The never ending saga of Tesco's Cola Zero pricing strategy has taken a not wholly unexpected twist, in that you really can't tell what will happen next. Thus it should be recalled that one of my favourite tipples was inexorably creeping up in price until it suddenly rocketed from 56p to 78p per two litre bottle, which meant it had almost doubled in a few months. But in true BOGOF style (well, almost!) this was accompanied by a 'three for two' offer, so although this made the price per bottle seem like a bargain, it was still significantly higher than previously.
And when the offer ended the price had still almost doubled over several months, underlining the fact that the 'bargain' was anything but.
Not to worry, though, since not long after the offer ended the price per bottle halved to 39p, thus around the price when I started buying it a couple of years or so ago. And now it's substantially cheaper than the effective price when the super-duper three for two offer was on - that worked out at 52p each if you bought three, whereas you can now buy one for 39p.
Of course, with tens of thousands of lines in these hypermarkets and myriad supposed offers and bargains this is the classic marketing gimmick type of stuff, where rather than making price comparisons easy the intention is to, er, discombobulate shoppers.
Another example is those big tins of sweeties that festoon the shelves of the big supermarkets at around Christmas time: the Roses, Quality Street, Heroes and Celebrations, sort of thing. Thus they're offered at a huge discount for a limited period, so you buy them up in case you miss the boat, then at the end of the offer period they add an even bigger discount for another limited period, and so on. Then they disappear from the shelves until next Christmas. And the thing is, I've never actually seen them on sale for the supposed 'real' price.
Of course, politics is all about selling something as well, and the marketing gimmicks are broadly similar. For example, marketing spiel in the commercial context becomes spin and soundbite in politics. A sales drive becomes an election campaign. A television advert becomes a party election broadcast. Adverts and leaflets become, um, adverts and leaflets.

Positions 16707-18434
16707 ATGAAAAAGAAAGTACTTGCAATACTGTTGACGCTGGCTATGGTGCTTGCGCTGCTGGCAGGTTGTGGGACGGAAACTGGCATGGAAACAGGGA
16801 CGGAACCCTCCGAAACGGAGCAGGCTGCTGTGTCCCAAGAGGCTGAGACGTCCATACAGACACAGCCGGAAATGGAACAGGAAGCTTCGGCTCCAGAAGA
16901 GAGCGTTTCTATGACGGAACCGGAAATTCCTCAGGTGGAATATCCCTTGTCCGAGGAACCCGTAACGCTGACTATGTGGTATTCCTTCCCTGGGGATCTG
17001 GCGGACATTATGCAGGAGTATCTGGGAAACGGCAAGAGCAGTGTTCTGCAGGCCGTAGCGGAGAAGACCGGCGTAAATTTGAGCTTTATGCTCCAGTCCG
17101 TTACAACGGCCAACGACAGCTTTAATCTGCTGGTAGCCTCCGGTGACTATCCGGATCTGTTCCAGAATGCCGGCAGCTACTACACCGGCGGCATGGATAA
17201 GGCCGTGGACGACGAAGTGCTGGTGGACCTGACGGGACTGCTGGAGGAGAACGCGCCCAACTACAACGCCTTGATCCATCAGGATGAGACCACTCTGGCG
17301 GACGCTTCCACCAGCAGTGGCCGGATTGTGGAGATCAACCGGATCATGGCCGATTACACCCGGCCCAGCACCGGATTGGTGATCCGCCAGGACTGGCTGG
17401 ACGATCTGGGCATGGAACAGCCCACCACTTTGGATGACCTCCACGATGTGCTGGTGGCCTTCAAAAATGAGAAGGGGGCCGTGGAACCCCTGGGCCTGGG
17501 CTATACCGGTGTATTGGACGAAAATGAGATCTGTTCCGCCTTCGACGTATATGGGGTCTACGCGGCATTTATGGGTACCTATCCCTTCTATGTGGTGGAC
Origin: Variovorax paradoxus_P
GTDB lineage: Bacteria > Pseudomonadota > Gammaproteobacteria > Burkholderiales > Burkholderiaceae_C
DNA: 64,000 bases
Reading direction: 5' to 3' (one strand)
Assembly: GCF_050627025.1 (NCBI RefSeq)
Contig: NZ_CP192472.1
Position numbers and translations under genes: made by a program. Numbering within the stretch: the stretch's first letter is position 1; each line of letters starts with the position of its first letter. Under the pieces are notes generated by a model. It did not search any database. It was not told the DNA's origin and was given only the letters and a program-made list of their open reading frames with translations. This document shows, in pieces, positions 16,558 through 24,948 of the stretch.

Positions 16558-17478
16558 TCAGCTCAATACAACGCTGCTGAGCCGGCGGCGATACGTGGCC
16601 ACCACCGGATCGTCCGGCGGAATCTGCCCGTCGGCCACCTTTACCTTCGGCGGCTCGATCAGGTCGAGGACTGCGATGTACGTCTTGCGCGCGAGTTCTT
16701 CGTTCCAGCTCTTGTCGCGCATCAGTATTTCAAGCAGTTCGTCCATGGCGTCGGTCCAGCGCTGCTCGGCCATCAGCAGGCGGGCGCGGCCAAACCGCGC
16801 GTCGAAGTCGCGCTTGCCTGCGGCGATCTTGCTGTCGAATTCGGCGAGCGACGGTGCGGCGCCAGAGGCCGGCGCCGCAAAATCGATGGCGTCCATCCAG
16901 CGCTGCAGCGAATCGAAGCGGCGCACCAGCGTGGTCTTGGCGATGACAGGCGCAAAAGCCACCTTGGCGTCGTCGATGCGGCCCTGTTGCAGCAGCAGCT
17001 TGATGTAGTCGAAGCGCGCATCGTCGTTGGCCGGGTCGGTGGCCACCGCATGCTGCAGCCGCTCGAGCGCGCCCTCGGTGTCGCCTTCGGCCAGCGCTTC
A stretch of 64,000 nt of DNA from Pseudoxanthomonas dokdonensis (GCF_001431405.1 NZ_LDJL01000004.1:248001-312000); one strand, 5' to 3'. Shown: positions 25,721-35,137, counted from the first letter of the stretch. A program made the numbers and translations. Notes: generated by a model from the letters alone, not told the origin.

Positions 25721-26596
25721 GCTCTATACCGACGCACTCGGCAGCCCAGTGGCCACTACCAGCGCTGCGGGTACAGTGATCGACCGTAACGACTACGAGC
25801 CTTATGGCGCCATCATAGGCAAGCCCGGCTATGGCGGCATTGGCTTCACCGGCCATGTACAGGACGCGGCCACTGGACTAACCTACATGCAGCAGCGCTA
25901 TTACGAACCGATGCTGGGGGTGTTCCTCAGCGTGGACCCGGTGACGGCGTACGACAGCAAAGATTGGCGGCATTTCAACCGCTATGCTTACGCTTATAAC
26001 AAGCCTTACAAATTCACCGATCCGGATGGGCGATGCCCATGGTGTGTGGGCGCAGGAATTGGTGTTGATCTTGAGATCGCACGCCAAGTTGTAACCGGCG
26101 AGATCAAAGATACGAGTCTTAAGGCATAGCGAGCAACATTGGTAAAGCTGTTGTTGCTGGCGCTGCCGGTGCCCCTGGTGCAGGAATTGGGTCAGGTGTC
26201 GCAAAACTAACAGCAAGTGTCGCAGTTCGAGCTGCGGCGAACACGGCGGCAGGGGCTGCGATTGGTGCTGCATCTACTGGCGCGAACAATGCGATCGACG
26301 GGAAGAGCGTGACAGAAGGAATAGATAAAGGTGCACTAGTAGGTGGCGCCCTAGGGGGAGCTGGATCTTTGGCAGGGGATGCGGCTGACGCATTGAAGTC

Clearly this issue is multi-faceted and probably best left to professionals who know the field and can evaluate it critically and objectively.
But one gimmick that the political parties often use is to claim they are listening to people, for example while campaigning on the doorsteps. Which is fine up to a point, but it seems unlikely that a party would change policy in any particular regard unless they thought it would win them votes. Similarly, in retailing the big supermarkets invite suggestions from customers and may well act on them, but generally this will be with a view to improving the bottom line - if the costs outweigh the benefits, it won't happen.
Political parties also have the issue of principle to contend with - if they move too far to accommodate what voters want then they stray from their 'core values' and look hypocritical, presumably alienating some other supporters. But in true cost/benefit analysis style, if a policy change gains more votes than it loses them then to that extent it may be politically palatable.
In the final analysis, however, it may be the party's undoing, as perhaps was the case with New Labour - it moved too far rightwards to attract 'middle England', thus alienating much of its core support. As indeed the Lib Dems more obviously did last year in a similar lust for power, albeit that the intention was to curry favour with their prospective coalition partners rather than voters in an election. In the Scottish context, the SNP's dilution of independence could do likewise, but the calculation here will be the hope that more people will come to support [whatever] than will be deterred by the party shifting from the more fundamentalist stance on the issue.
By the same token, the essence of the democratic process means that politicians can't please all of the people all of the time, regardless of what they might claim. For example, in the past I've raised the issue of the political reaction in Dundee to Tayside Fire & Rescue's proposals to redistribute resources around the region to optimise public safety. Naturally voters in an area where resources were under-utilised weren't best pleased at having their nearby fire station downgraded, even though they would very probably still be significantly safer than someone like myself (say!) in a high-risk area.
But the politicians went with public opinion, hence it's nothing to do with principle or the safety of Tayside residents as a whole, and instead down to naked electoral advantage. Which pleases the politicians and those who elect them, but feels like a kick in the teeth to those in more imminent danger, like yours truly.
But as mentioned previously, not all the politicians were driven solely by party and electoral advantage, most prominently SNP fire board convener Ken Lyall. Hardly surprising, therefore, that he seems to have been excommunicated by the party and effectively exiled. He's moving to Australia.